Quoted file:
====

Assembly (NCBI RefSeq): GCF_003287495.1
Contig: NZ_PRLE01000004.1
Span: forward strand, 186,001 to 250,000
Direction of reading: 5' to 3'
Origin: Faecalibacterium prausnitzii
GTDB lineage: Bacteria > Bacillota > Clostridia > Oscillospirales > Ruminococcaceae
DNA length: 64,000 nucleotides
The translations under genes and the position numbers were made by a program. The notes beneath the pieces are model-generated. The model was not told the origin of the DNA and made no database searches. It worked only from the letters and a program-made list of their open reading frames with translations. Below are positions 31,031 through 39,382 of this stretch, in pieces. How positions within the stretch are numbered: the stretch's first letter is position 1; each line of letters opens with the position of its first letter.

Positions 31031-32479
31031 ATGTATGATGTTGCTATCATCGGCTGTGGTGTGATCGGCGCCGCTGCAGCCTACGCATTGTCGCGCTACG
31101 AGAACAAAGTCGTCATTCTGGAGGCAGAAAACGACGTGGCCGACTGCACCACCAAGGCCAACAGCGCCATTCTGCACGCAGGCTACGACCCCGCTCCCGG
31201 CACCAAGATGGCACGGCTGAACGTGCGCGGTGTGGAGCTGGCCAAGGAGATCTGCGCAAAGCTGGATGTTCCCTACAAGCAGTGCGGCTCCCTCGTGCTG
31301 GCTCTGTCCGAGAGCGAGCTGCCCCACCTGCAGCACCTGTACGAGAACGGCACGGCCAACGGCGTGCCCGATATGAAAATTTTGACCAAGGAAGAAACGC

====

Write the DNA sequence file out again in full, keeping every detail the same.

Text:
Assembly (NCBI RefSeq): GCF_003287495.1
Contig: NZ_PRLE01000004.1
Span: forward strand, 186,001 to 250,000
Direction of reading: 5' to 3'
Origin: Faecalibacterium prausnitzii
GTDB lineage: Bacteria > Bacillota > Clostridia > Oscillospirales > Ruminococcaceae
DNA length: 64,000 nucleotides
The translations under genes and the position numbers were made by a program. The notes beneath the pieces are model-generated. The model was not told the origin of the DNA and made no database searches. It worked only from the letters and a program-made list of their open reading frames with translations. Below are positions 31,031 through 39,382 of this stretch, in pieces. How positions within the stretch are numbered: the stretch's first letter is position 1; each line of letters opens with the position of its first letter.

Positions 31031-32479
31031 ATGTATGATGTTGCTATCATCGGCTGTGGTGTGATCGGCGCCGCTGCAGCCTACGCATTGTCGCGCTACG
31101 AGAACAAAGTCGTCATTCTGGAGGCAGAAAACGACGTGGCCGACTGCACCACCAAGGCCAACAGCGCCATTCTGCACGCAGGCTACGACCCCGCTCCCGG
31201 CACCAAGATGGCACGGCTGAACGTGCGCGGTGTGGAGCTGGCCAAGGAGATCTGCGCAAAGCTGGATGTTCCCTACAAGCAGTGCGGCTCCCTCGTGCTG
31301 GCTCTGTCCGAGAGCGAGCTGCCCCACCTGCAGCACCTGTACGAGAACGGCACGGCCAACGGCGTGCCCGATATGAAAATTTTGACCAAGGAAGAAACGC